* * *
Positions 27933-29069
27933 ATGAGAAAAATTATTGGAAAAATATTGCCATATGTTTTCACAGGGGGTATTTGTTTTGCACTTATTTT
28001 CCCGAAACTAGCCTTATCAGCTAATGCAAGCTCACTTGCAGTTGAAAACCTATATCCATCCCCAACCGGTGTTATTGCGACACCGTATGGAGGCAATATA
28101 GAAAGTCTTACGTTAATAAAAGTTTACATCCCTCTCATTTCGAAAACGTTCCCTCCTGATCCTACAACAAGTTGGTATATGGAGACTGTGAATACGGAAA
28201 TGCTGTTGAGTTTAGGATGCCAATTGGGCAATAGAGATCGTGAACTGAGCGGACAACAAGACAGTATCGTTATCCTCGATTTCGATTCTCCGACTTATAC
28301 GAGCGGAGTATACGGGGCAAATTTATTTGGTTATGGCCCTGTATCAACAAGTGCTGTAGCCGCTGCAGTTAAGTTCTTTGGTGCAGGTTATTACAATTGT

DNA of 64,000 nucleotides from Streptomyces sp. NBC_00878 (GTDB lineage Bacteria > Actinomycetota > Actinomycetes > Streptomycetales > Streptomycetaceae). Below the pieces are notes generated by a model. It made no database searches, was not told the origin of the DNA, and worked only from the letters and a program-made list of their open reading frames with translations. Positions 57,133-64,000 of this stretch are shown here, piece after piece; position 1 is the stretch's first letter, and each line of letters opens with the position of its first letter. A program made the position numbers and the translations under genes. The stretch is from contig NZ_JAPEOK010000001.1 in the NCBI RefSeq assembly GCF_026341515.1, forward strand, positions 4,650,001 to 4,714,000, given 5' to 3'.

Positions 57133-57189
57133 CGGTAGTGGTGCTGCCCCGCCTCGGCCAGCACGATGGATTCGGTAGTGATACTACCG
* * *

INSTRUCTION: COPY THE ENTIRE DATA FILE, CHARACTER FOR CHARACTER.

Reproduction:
Positions 27933-29069
27933 ATGAGAAAAATTATTGGAAAAATATTGCCATATGTTTTCACAGGGGGTATTTGTTTTGCACTTATTTT
28001 CCCGAAACTAGCCTTATCAGCTAATGCAAGCTCACTTGCAGTTGAAAACCTATATCCATCCCCAACCGGTGTTATTGCGACACCGTATGGAGGCAATATA
28101 GAAAGTCTTACGTTAATAAAAGTTTACATCCCTCTCATTTCGAAAACGTTCCCTCCTGATCCTACAACAAGTTGGTATATGGAGACTGTGAATACGGAAA
28201 TGCTGTTGAGTTTAGGATGCCAATTGGGCAATAGAGATCGTGAACTGAGCGGACAACAAGACAGTATCGTTATCCTCGATTTCGATTCTCCGACTTATAC
28301 GAGCGGAGTATACGGGGCAAATTTATTTGGTTATGGCCCTGTATCAACAAGTGCTGTAGCCGCTGCAGTTAAGTTCTTTGGTGCAGGTTATTACAATTGT

DNA of 64,000 nucleotides from Streptomyces sp. NBC_00878 (GTDB lineage Bacteria > Actinomycetota > Actinomycetes > Streptomycetales > Streptomycetaceae). Below the pieces are notes generated by a model. It made no database searches, was not told the origin of the DNA, and worked only from the letters and a program-made list of their open reading frames with translations. Positions 57,133-64,000 of this stretch are shown here, piece after piece; position 1 is the stretch's first letter, and each line of letters opens with the position of its first letter. A program made the position numbers and the translations under genes. The stretch is from contig NZ_JAPEOK010000001.1 in the NCBI RefSeq assembly GCF_026341515.1, forward strand, positions 4,650,001 to 4,714,000, given 5' to 3'.

Positions 57133-57189
57133 CGGTAGTGGTGCTGCCCCGCCTCGGCCAGCACGATGGATTCGGTAGTGATACTACCG